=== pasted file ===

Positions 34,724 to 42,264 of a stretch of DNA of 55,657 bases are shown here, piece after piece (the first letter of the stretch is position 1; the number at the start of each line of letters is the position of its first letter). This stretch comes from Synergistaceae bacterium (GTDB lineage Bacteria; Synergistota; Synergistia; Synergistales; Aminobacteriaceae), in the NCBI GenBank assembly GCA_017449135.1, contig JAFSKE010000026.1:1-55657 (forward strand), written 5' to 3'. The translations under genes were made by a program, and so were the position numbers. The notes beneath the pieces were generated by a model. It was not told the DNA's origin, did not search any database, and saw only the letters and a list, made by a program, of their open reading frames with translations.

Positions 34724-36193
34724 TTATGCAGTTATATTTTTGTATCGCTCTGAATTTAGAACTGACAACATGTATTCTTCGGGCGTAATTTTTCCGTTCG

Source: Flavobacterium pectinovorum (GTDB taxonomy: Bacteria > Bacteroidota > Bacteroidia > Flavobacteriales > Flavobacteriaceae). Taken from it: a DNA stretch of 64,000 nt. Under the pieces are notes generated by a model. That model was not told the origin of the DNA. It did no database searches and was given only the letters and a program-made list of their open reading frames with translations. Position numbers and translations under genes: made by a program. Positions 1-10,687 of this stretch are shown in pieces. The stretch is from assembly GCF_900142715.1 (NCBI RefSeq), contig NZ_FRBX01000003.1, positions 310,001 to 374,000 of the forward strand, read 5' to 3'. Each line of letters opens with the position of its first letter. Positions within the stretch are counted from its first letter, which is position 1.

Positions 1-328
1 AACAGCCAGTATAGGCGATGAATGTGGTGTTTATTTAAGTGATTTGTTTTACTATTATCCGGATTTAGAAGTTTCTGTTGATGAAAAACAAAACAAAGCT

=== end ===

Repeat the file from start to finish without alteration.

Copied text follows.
Positions 34,724 to 42,264 of a stretch of DNA of 55,657 bases are shown here, piece after piece (the first letter of the stretch is position 1; the number at the start of each line of letters is the position of its first letter). This stretch comes from Synergistaceae bacterium (GTDB lineage Bacteria; Synergistota; Synergistia; Synergistales; Aminobacteriaceae), in the NCBI GenBank assembly GCA_017449135.1, contig JAFSKE010000026.1:1-55657 (forward strand), written 5' to 3'. The translations under genes were made by a program, and so were the position numbers. The notes beneath the pieces were generated by a model. It was not told the DNA's origin, did not search any database, and saw only the letters and a list, made by a program, of their open reading frames with translations.

Positions 34724-36193
34724 TTATGCAGTTATATTTTTGTATCGCTCTGAATTTAGAACTGACAACATGTATTCTTCGGGCGTAATTTTTCCGTTCG

Source: Flavobacterium pectinovorum (GTDB taxonomy: Bacteria > Bacteroidota > Bacteroidia > Flavobacteriales > Flavobacteriaceae). Taken from it: a DNA stretch of 64,000 nt. Under the pieces are notes generated by a model. That model was not told the origin of the DNA. It did no database searches and was given only the letters and a program-made list of their open reading frames with translations. Position numbers and translations under genes: made by a program. Positions 1-10,687 of this stretch are shown in pieces. The stretch is from assembly GCF_900142715.1 (NCBI RefSeq), contig NZ_FRBX01000003.1, positions 310,001 to 374,000 of the forward strand, read 5' to 3'. Each line of letters opens with the position of its first letter. Positions within the stretch are counted from its first letter, which is position 1.

Positions 1-328
1 AACAGCCAGTATAGGCGATGAATGTGGTGTTTATTTAAGTGATTTGTTTTACTATTATCCGGATTTAGAAGTTTCTGTTGATGAAAAACAAAACAAAGCT